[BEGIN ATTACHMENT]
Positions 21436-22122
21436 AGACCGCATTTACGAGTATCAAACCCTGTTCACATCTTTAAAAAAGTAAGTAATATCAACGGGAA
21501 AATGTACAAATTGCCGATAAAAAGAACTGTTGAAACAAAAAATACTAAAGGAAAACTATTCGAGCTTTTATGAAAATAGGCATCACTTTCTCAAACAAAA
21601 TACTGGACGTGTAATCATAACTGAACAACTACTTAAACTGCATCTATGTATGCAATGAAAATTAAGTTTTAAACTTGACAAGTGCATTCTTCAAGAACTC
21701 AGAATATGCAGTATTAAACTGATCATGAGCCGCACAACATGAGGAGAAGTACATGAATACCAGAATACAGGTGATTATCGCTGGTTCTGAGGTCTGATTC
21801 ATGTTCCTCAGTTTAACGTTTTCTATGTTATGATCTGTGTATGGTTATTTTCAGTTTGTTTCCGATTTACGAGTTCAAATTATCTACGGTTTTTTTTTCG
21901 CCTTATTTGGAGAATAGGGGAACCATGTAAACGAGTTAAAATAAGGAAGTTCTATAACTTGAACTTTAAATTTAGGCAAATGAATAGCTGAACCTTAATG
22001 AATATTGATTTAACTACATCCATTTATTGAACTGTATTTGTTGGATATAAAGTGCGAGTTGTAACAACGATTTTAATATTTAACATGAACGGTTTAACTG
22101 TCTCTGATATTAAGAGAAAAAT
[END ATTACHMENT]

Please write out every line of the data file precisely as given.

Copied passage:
Positions 21436-22122
21436 AGACCGCATTTACGAGTATCAAACCCTGTTCACATCTTTAAAAAAGTAAGTAATATCAACGGGAA
21501 AATGTACAAATTGCCGATAAAAAGAACTGTTGAAACAAAAAATACTAAAGGAAAACTATTCGAGCTTTTATGAAAATAGGCATCACTTTCTCAAACAAAA
21601 TACTGGACGTGTAATCATAACTGAACAACTACTTAAACTGCATCTATGTATGCAATGAAAATTAAGTTTTAAACTTGACAAGTGCATTCTTCAAGAACTC
21701 AGAATATGCAGTATTAAACTGATCATGAGCCGCACAACATGAGGAGAAGTACATGAATACCAGAATACAGGTGATTATCGCTGGTTCTGAGGTCTGATTC
21801 ATGTTCCTCAGTTTAACGTTTTCTATGTTATGATCTGTGTATGGTTATTTTCAGTTTGTTTCCGATTTACGAGTTCAAATTATCTACGGTTTTTTTTTCG
21901 CCTTATTTGGAGAATAGGGGAACCATGTAAACGAGTTAAAATAAGGAAGTTCTATAACTTGAACTTTAAATTTAGGCAAATGAATAGCTGAACCTTAATG
22001 AATATTGATTTAACTACATCCATTTATTGAACTGTATTTGTTGGATATAAAGTGCGAGTTGTAACAACGATTTTAATATTTAACATGAACGGTTTAACTG
22101 TCTCTGATATTAAGAGAAAAAT